Mother was a wildly popular teacher among her students at Camp Nine, and their parents and grandparents, beguiled by her charm and her desire to reconnect with her California past, clamored for classes of their own. Mother said the Japanese were naturally...

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Chapter 7

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pp. 77-88

Although it’s since declined like so many Delta towns, in those days, McHenry was a bustling railroad hub. Its long streets, laid out neatly beneath oaks and poplars, ran lengthwise north to south along the major highway between Little Rock and Louisiana. Since it was not...

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Chapter 8

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pp. 89-96

It was only recently that I saw the photographs of the suicide tucked away in Mother’s cardboard box of memories. Leo Togashi was one of Henry’s friends. Strong and sinewy, he had been the anchor of the men’s freestyle swim team at the University of Southern California...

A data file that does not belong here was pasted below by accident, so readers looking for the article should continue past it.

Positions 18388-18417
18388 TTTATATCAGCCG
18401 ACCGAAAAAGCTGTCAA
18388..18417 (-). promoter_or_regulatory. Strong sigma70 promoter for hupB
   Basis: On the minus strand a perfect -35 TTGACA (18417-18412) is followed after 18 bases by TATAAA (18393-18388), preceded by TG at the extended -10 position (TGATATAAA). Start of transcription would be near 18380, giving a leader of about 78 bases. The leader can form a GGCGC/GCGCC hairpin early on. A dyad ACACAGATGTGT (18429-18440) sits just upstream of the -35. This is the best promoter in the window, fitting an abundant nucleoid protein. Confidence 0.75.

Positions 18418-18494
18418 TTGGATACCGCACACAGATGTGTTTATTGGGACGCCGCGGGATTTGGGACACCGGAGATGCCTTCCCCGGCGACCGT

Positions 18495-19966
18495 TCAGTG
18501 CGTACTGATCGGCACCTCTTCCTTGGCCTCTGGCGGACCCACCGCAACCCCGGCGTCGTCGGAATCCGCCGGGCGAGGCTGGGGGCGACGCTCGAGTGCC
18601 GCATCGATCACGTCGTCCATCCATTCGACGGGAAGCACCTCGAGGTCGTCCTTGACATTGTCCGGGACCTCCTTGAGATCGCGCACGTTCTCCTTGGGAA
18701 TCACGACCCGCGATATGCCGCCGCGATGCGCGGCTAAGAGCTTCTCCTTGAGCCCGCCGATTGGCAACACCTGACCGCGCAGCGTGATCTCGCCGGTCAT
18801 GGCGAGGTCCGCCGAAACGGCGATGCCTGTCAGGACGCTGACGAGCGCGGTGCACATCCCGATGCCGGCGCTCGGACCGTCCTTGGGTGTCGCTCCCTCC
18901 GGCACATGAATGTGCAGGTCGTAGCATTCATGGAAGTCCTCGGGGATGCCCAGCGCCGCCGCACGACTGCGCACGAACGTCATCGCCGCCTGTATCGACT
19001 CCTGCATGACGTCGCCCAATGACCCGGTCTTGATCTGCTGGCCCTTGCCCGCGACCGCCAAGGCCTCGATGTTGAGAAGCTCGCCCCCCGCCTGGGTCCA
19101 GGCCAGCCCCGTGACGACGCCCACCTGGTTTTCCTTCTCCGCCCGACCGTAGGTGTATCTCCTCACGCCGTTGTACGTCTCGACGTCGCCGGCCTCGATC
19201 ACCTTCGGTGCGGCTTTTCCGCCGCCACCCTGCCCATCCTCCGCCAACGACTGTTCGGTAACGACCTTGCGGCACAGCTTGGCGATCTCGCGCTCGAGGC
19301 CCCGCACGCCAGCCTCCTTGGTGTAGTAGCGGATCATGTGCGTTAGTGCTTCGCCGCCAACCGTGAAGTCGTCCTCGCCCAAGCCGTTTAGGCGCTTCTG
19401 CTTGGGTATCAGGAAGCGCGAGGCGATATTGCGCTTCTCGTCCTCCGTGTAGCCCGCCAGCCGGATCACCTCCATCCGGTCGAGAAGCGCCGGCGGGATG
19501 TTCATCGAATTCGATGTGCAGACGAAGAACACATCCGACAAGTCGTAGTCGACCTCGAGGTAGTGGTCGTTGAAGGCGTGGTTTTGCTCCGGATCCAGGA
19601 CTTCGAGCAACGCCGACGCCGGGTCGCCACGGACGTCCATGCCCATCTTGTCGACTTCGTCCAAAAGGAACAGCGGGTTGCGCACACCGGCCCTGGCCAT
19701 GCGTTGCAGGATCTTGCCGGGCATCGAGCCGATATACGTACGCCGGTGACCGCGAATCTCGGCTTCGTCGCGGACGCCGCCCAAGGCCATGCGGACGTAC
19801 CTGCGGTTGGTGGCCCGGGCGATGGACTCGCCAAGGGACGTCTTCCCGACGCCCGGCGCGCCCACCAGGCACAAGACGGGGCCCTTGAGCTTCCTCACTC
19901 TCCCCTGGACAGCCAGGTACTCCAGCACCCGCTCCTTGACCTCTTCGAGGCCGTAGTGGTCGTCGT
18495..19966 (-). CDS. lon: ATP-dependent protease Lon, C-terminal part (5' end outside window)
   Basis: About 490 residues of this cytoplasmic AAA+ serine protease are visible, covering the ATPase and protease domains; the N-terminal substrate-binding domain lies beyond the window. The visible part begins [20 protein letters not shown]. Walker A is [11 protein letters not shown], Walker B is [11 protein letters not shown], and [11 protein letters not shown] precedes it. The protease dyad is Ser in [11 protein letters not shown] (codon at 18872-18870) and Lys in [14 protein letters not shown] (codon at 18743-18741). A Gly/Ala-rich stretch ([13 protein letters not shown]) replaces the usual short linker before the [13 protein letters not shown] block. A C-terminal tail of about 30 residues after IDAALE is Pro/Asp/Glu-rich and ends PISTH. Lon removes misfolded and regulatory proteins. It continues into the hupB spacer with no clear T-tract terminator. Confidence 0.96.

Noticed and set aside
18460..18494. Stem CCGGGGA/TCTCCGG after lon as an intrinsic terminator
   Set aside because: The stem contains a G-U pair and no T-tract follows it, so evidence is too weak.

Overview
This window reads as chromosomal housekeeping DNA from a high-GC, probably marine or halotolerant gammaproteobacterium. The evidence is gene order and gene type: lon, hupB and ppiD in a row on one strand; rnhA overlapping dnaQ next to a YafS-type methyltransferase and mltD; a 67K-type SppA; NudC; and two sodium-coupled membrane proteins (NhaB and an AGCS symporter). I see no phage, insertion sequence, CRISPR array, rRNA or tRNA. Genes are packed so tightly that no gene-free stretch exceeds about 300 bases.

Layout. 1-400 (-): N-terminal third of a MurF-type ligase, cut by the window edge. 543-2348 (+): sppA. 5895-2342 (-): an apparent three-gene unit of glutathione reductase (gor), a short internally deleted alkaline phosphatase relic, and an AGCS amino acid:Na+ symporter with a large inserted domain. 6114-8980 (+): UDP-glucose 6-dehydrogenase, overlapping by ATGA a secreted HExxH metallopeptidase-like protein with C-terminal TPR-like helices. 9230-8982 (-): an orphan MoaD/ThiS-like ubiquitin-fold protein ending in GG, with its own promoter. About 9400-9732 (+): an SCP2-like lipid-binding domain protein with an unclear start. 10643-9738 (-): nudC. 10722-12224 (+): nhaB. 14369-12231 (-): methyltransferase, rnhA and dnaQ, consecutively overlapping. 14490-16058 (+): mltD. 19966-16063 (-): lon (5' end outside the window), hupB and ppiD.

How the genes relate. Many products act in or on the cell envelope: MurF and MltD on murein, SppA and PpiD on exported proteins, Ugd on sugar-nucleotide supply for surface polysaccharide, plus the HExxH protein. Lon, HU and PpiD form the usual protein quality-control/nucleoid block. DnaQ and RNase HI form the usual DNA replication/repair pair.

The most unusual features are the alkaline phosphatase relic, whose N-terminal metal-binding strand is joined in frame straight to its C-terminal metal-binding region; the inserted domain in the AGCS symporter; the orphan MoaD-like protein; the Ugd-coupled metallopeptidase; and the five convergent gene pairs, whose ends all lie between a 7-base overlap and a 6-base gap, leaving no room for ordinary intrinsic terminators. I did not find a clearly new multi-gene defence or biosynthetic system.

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Chapter 9

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pp. 97-108

Audrey Ryfle started work at Camp Nine the day that Henry left. Through a sea of people waiting along the railroad tracks, from my vantage point atop a ridge, I saw her blue dress grow larger as she approached a guard tower and pulled a folded letter from her pocket....

Chapter 10

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pp. 109-122

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Chapter 11

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pp. 123-132

Henry had been gone for two months, but it had seemed like two years. He came to me at night, in simple dreams where we talked again of the things we loved. The gulf between our ages kept romance out of my head during the day, but in my subconscious, in sleep where I had no control...

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Chapter 12

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pp. 133-140

Grandpa’s cotton sat in the Morton Plantation trucks at the entrance to the cotton gin, waiting their turn to have their heavenly white loads weighed and processed. His trucks had already hauled in the last of Mother’s crops, a...